There’s been a significant increase in attention to the rural church over the past several years. New books on rural ministry are being published, new conferences and ministries are being formed, and many small-town/rural pastors have grown more self-aware about the particular type of ministry to which God has called them. I’m excited about these developments. But I also very much want this not be a flash-in-the-pan moment, a ministry fad that fades. If the growing attention to rural ministry is to be useful and enduring, it must be rooted in something deeper than mere cultural interest or the ministry flavor of the month. It must be grounded in God himself. Unfortunately, while the relatively few books written about rural ministry over the past two or three decades have often provided helpful ministry tips and interesting ministry stories, they have not usually done much by way of anchoring rural ministry in theological bedrock.The most pervasively theological book on rural ministry I’ve read is English author Tim Gibson’s 2010 Church and Countryside: Insights from Rural Theology. Gibson argues that the Eucharist, as the “central formational practice of the Church,” shapes the church to minister in rural contexts. As the rural church participates in the Eucharist, it becomes a community that increasingly images the Trinitarian God (p. ix). This transformed community is particularly appealing to residents of rural areas, “since many rural and would-be rural dwellers are attracted to life in the countryside precisely because it promises stronger bonds of mutuality and reciprocity” (p. x). There are some fruitful insights here. But unfortunately, Gibson’s book contains some theologically problematic points, and in any case, few Americans have heard of it or read it.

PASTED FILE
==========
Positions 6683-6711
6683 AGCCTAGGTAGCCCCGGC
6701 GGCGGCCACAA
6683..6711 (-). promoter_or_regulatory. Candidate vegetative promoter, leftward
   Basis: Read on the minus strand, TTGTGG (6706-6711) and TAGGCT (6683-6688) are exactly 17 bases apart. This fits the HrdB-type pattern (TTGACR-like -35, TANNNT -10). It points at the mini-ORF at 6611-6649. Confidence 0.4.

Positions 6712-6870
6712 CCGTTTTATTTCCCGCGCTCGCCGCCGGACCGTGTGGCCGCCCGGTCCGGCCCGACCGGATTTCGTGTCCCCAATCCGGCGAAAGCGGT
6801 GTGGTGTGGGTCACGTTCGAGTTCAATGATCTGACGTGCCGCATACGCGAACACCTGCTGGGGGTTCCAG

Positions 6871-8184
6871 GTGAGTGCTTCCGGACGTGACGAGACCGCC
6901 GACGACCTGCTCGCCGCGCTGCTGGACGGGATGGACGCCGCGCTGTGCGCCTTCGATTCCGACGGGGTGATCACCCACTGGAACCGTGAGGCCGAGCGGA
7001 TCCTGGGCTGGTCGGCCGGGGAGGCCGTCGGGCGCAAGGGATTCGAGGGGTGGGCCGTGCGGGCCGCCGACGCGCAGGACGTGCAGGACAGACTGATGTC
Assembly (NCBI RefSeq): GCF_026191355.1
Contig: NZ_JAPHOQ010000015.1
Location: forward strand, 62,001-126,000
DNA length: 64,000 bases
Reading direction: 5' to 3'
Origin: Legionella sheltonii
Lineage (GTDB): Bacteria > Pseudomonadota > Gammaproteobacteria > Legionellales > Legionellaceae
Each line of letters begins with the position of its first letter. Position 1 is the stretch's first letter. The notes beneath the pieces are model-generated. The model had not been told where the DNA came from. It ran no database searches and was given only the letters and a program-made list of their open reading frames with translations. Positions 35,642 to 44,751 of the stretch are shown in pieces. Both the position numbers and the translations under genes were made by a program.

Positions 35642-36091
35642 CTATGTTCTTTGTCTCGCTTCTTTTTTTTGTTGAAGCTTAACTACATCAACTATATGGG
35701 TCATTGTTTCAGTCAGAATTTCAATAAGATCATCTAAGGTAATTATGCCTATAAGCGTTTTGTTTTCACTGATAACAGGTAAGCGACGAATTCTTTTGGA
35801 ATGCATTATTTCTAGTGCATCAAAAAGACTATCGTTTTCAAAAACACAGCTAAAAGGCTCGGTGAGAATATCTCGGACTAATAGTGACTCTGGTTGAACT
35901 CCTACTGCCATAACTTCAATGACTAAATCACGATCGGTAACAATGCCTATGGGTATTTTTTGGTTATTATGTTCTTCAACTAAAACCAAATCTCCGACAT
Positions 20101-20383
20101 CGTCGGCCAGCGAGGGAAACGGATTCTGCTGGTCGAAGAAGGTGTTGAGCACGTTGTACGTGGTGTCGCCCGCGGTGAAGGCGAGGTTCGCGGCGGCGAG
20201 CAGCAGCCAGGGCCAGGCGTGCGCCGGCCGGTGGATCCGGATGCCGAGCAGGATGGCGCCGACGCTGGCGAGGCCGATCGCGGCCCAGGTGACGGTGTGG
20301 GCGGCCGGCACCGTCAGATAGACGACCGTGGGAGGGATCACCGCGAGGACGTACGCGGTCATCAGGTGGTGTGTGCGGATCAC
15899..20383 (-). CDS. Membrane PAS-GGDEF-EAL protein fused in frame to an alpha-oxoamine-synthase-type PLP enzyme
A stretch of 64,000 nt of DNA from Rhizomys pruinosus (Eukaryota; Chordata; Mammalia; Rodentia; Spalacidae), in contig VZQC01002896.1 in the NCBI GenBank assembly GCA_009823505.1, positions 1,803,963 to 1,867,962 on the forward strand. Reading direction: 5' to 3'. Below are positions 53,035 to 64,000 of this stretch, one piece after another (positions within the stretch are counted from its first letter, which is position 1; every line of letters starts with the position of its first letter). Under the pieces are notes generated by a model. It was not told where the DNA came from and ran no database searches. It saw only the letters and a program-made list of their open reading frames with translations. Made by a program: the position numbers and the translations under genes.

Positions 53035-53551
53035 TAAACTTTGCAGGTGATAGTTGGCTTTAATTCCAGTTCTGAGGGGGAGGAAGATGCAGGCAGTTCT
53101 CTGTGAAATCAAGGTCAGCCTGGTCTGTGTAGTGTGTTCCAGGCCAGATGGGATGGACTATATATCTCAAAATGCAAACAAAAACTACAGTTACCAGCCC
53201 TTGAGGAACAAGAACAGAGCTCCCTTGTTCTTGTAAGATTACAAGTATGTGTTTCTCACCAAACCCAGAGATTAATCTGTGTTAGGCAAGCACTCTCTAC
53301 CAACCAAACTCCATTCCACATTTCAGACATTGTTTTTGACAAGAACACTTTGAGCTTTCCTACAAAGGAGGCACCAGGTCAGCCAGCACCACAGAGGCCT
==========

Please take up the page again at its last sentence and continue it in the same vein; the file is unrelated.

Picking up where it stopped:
Love, Theologically Grounded
The present dearth of theologically-rooted approaches to rural ministry is why my heart leapt when I first read Brad Roth’s book (and why it still leaps now on a close re-reading). This book is different. Of course, it’s necessary and important that Roth calls for love of rural places and the rural church, and that he embodies this love in various ministry disciplines. But the really big question is: why ought we to love? And why ought we to keep on loving, even when it’s painful and exhausting and seemingly thankless?
Thankfully, Roth has an answer: “Christ loves the rural church . . . The rural church is a sign of Christ’s commitment to being present with people in all places” (p. 15). Consider these deeply theological words: